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Roxas Village • General • North • Tabuc Suba Sambag HughesFundidor (Jaro) SampaguitaMontes • North San • Tabuc Suba San AgustinGloria • Jose (La Paz) San AntonioGustilo • • Obrero• Tabucan San Felix• GuzmanLapuz • Tacas San Isidro Jesena • Oñate de • Tagbac (Jaro) • Habog-habog Leon • TanzaSan Isidro (La Salvacion • Ortiz Esperanza Paz) • Hibao-an • Osmeña • Tap-oc San Jose Norte • Our Lady Of • Taytay Zone (Arevalo)• Hibao-an Sur Fatima II San Jose • Hinactacan (City • Our Lady Of • Ticud (La Proper) • Hipodromo Lourdes Paz) San Jose • Pale • Timawa (Jaro) Benedicto Tanza I San Juan Rizal • Timawa San Nicolas (Mandurriao) Tanza II San Pedro • PHHC Block • Ungka (Jaro) 17 • Veterans San Pedro • PHHC Block Village (Molo) 22 NHA • Villa Anita San Rafael • Poblacion • West HabogSan Roque Molo habog San Vicente • President • West Timawa Santa Cruz Roxas • Yulo Drive Santa • Progreso• Yulo-Arroyo Filomena Lapuz • ZamoraSanta Rosa Melliza Santo Domingo Santo Niño Norte The strategic location of Iloilo City at the Santo Niño heart of the Philippines, makes it an ideal Sur hub for trade, commerce and industry. Its Santo universities and colleges provide the skilled Rosario-and talented labor which together with its Duran port facilities, telecommunications infrastrucSeminario ture and utilites have a major impact in at(Burgos tracting businesses and industries focused Jalandoni) mainly in banking and finance, retail trading, Simon and customer service - BPO. With regard to Ledesma the latter, there are already four BPO comSinikway panies located in the city: Teletech, DTSI, (Bangkerohan Ventus and Callbox PLDT Lapuz) The city draws on the region’s extensive So-oc range of raw materials and its large conSouth sumer market. The local government has Baluarte provided incentives to business in preferred South investment areas, such as income tax holiFundidor days and free issuance of permits and South San licenses. Jose Taal



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Iloilo City

Iloilo has a robust banking industry as it hosts several banks of all sizes, whether universal, commercial, thrift banks, savings, rural or cooperative. There are at least three foreign banks: Standard Chartered, Citibank and Maybank, all of which are located in the city. The city’s biggest local banks are Queen City Development Bank and Valiant Bank.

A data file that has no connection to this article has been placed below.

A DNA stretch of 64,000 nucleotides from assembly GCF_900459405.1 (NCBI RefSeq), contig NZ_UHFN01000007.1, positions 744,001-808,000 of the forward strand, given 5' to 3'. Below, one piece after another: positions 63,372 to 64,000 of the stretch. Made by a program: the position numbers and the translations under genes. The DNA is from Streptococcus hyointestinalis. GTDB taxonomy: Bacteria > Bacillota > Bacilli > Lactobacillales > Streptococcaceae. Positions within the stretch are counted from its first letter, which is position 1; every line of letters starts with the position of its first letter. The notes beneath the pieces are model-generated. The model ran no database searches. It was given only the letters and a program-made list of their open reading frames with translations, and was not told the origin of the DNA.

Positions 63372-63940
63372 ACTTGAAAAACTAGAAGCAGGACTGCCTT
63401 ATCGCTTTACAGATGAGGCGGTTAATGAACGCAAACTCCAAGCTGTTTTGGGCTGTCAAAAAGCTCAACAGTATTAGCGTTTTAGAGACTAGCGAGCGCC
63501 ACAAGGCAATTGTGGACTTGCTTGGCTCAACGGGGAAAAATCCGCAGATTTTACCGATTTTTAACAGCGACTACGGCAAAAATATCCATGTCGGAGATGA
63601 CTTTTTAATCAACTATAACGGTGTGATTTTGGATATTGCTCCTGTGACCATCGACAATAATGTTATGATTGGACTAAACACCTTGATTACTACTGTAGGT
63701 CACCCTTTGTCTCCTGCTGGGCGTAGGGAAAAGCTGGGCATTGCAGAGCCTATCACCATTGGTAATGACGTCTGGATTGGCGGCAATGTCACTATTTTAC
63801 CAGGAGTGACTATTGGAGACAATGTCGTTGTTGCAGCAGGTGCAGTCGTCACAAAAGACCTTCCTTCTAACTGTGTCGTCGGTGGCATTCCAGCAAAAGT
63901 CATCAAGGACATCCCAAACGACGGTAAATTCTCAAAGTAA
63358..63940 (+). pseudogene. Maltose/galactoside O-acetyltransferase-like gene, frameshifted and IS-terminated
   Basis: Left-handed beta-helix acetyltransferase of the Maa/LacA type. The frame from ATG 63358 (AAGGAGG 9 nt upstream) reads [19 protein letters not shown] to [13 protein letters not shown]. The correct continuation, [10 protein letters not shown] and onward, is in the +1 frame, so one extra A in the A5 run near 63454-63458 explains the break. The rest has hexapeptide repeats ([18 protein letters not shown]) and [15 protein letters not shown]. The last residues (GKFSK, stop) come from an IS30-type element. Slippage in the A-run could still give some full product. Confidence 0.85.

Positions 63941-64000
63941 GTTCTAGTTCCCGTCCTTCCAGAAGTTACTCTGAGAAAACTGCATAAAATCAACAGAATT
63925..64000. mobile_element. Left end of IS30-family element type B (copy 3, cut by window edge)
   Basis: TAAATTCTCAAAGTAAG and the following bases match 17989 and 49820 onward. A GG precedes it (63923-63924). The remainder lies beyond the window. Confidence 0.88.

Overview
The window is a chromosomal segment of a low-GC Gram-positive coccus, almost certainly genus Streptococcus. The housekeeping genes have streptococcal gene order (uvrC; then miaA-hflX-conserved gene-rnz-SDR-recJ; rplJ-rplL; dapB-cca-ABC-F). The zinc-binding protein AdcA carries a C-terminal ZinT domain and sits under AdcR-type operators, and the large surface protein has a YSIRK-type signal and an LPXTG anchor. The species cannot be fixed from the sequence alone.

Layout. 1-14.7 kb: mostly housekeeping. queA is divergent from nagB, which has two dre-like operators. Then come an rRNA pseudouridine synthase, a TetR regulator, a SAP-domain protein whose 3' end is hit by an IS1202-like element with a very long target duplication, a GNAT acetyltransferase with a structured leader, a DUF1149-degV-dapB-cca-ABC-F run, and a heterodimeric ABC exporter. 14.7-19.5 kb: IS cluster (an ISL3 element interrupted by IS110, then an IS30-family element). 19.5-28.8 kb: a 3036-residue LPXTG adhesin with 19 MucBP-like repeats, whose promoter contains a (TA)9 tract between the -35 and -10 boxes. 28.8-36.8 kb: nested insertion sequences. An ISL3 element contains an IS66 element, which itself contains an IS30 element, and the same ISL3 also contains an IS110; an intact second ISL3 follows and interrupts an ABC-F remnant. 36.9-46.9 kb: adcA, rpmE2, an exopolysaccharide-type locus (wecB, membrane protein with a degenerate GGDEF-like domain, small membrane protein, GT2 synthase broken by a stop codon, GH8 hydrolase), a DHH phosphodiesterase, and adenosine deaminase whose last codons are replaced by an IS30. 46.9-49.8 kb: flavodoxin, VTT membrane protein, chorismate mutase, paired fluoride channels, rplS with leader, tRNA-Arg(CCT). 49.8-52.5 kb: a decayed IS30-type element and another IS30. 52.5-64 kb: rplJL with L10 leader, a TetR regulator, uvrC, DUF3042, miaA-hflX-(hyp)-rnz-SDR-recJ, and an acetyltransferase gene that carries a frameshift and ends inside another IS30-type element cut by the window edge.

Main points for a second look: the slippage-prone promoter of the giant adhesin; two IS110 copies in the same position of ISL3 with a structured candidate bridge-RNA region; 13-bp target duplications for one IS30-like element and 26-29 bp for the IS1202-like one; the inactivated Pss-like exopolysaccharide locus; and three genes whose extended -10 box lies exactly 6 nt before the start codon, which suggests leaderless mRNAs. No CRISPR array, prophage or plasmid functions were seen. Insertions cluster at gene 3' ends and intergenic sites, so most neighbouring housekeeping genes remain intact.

Downtown Iloilo as seen from the Capitol.

Trade and industry
There are 8,407 business establishments as of December 2003 in Iloilo City,[2] of which 1,182 are new. Total capital investments for new business establishments is P365,506,020.92. However, both new and renewed capital investments for the year 2003 amounted to Php 13.02 billion. Private building constructions totaled 822 in 2003 with a total construction cost of P 1,005,443,542.74 Business names registered at Dept. of Trade & Industry (DTI) totaled 1,911 with the total investment of P 4,116,492,305.95. Labor Force Participation Rate (LFPR) is 66.0 % (April, 2003). 79.5 % of the Labor Force are employed where 20.5 % constitute unemployment rate; while visible underemployed rate is 11.9 %. Of the employed person by type of industry from primary occupation 82 % belongs to service sector, 14 % belongs industry sector and only 4 % are in agriculture (as of April 2003 FIES, NSO). Average Annual Family Income (at current prices) is P 283,604 or a percentage increase of 32.3 between 1994 to 1997 while Average Annual Family Expenditures is P 226,887 or a 25.6% increase (2000 FIES). Average per Capita Income is P 65,036 and Average Per Capita Expenditures is P 51,557 (FIES 2000). Average Inflation Rate is 3.2, the Average Purchasing Power of the Peso is 0.62 and the Average Consumer Price Index (CPI) is 162.6 in 2003. (Source: NSO, Prices Section). Volume of Fish Unloaded and Auctioned at Iloilo Fishing Port Complex is 28,037,695 kg While Volume of Finished Fish Products shipped out is 241,863 kg in 2003. Also a total of 345,335 kg of materials was also processed at Iloilo Fishing Port Complex (IFPC).

Medical Facilities
There are several hospitals in the city, the most prominent and advanced of which is the St. Paul’s Hospital. It is the cleanest hospital in the city and its staff are highly professional. It has advanced facilities and medical instruments. There is also the Iloilo Mission Hospital, which was founded by American Missionaries and remains one of the city’s most preferred hospitals. Aside from these two, there are many others. Namely, the Iloilo Doctor’s Hospital, West Visayas State University Medical Center (formerly the Don Benito Hospital), Amosup Seamen’s Hospital, the Western Visayas Medical Center, ST. Therese Hospital and Saviour International Hospital which is primarily geared towards veterans of US Forces.Thus, the city has adequate medical facilities.


The Old Calle Real (JM Basa Street) in downtown Iloilo City, planned as a heritage site The city is readily accessible by air via the Iloilo International Airport, the fourth busiest airport in the country located just 19 km north in the suburbs of Sta. Barbara. Regular direct transfer flights via the Ninoy Aquino